OGAP Hires Local Pipeline Engineering Firm
OGAP Board recently approved a recommendation to hire Columbus-based Utility
Technologies International Corporation (UTI). For more than 25 years, UTI has
been a respected leader in the natural gas industry in Ohio. Specializing in
pipeline management and design, UTI has the in-house capabilities to work
through every aspect of a natural gas problem. Their services range from design
and engineering to specialty construction techniques, operations, and integrity
management. The partnership between OGAP and UTI will help ensure that the coalition
has the technical expertise from industry leaders working to ensure the region
has access to the long-term energy it needs to sustain growth.
To learn more about Utility Technologies International Corporation, visit their website at https://www.uti-corp.com.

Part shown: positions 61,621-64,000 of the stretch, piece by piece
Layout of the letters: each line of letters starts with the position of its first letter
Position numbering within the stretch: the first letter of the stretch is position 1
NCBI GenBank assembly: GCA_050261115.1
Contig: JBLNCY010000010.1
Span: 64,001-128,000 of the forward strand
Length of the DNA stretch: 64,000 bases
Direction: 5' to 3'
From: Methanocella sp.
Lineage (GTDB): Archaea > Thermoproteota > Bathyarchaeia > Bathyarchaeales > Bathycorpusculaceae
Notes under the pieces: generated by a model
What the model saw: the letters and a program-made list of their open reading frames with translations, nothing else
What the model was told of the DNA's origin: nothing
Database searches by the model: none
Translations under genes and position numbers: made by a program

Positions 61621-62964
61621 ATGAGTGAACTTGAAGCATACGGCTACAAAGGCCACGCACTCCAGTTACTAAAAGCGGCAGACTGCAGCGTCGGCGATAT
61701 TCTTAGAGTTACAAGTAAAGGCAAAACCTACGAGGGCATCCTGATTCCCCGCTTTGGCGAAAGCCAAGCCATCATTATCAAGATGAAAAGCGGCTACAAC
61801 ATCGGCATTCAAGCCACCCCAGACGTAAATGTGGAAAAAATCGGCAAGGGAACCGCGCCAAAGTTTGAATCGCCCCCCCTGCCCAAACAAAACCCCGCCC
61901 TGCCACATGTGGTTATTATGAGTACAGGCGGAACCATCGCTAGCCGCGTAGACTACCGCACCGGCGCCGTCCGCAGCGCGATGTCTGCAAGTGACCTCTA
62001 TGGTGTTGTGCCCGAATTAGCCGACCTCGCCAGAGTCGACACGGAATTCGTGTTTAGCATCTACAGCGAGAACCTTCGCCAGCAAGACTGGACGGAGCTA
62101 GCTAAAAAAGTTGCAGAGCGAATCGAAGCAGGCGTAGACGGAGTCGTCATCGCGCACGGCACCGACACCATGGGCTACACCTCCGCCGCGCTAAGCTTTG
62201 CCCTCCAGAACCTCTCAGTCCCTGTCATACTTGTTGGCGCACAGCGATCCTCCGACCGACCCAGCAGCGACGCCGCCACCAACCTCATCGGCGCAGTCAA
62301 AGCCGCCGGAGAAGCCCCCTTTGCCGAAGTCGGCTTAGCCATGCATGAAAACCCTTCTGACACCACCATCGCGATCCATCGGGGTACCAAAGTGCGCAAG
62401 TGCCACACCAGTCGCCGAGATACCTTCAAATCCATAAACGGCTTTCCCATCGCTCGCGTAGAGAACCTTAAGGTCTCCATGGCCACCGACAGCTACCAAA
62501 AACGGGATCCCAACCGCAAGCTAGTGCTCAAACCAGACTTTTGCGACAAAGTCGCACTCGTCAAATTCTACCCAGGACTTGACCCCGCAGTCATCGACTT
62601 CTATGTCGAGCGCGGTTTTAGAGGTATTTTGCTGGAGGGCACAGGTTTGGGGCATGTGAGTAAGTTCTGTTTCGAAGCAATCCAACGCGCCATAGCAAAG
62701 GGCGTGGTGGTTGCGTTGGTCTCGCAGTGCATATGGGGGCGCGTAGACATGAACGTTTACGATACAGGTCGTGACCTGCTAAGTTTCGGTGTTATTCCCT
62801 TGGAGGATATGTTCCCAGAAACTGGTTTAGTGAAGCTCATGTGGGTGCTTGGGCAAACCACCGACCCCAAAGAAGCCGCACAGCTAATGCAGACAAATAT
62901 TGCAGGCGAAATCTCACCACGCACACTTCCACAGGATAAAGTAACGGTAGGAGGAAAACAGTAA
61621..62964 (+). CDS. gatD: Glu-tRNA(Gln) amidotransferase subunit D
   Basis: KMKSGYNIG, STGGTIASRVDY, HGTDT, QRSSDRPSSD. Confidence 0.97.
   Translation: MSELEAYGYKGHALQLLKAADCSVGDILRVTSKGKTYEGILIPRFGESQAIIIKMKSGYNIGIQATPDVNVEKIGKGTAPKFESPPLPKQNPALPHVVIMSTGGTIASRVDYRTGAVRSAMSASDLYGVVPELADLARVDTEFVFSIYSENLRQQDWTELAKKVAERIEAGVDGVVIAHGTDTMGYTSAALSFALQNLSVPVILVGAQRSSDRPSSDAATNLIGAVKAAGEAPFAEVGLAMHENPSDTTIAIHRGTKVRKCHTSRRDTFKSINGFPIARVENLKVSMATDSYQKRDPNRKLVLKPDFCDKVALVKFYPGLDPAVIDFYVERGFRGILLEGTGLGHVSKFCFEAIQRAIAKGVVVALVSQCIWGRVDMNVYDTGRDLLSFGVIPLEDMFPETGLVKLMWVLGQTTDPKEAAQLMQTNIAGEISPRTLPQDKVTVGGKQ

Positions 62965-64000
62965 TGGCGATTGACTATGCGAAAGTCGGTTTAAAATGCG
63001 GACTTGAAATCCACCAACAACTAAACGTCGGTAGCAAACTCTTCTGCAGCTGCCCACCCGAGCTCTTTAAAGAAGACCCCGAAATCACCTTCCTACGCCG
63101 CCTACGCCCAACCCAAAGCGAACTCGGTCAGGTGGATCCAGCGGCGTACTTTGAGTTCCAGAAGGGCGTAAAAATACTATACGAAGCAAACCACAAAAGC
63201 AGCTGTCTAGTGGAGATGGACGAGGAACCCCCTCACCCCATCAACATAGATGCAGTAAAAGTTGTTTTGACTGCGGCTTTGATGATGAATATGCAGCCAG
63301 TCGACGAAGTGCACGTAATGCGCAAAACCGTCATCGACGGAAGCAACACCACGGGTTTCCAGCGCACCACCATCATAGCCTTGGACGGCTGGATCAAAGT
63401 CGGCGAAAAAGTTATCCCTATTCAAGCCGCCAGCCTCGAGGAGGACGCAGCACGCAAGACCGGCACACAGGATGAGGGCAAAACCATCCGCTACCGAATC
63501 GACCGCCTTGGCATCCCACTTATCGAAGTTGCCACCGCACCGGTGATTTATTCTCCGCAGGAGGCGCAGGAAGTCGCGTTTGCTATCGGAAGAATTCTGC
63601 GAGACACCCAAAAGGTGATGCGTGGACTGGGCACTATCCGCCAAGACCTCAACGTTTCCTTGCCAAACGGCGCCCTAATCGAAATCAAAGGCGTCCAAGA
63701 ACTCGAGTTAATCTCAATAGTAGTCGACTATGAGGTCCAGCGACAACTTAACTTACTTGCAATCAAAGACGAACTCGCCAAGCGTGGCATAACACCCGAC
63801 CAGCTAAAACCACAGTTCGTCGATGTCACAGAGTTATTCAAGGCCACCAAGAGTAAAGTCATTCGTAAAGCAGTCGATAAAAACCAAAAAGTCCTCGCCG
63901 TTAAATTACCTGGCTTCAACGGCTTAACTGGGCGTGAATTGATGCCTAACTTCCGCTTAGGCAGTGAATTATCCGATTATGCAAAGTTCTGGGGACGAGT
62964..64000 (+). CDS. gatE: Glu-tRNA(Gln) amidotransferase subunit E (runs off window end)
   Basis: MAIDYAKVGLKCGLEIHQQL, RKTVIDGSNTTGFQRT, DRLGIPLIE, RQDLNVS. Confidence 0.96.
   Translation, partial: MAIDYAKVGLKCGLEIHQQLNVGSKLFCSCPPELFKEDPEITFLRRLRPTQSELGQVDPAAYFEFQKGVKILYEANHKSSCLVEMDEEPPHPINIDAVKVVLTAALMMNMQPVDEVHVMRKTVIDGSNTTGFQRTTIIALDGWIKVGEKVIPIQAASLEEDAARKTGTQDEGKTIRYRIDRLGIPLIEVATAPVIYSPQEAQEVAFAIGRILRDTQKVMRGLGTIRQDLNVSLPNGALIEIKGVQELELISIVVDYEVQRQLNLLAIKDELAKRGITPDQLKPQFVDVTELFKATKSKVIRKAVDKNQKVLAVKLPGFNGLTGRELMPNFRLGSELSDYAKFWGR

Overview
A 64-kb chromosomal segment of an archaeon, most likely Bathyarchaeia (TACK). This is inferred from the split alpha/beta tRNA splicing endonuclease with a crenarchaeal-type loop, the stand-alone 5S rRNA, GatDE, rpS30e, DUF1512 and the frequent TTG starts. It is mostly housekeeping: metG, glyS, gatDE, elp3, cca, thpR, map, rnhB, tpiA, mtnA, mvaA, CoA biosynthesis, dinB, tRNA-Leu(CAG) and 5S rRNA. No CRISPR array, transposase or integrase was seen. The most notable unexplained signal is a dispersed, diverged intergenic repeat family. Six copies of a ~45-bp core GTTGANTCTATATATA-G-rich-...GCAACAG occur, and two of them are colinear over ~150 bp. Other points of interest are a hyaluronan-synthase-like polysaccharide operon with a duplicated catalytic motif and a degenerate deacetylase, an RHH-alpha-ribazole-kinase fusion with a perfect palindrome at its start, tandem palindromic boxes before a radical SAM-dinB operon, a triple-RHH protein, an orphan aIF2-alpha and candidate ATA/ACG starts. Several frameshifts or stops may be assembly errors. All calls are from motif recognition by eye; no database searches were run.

Getting the Message Out
OGAP has been asked to speak at an upcoming gas-industry forum in Columbus regarding gaps in access to natural gas: we will highlight how our organization is leveraging the partnership of business and community leaders to help solve the challenges facing Union, Madison and Logan counties. Look for more details in our next issue.
Fast Facts: Natural Gas in Ohio
In Ohio, we are fortunate to have an abundance of natural gas produced right here in the Buckeye State. Access to natural gas is a vital asset for our communities and is a known driver of business retention and expansion while attracting additional economic development.
Did you know?
- Ohio is among the top 10 natural gas-consuming states in the country. Natural gas use at Ohio’s power plants has increased significantly in the past decade and was more than 13 times greater in 2018 than in 2008.
- Nearly 7 out of 10 households use natural gas for home heating in Ohio.
- Some of Ohio’s natural gas is placed in underground storage.
- The state has 24 natural gas storage fields with a combined total storage capacity of almost 576 billion cubic feet, which is about 6% of the nation’s total.
- Ohio is the eighth-largest state in natural gas storage capacity.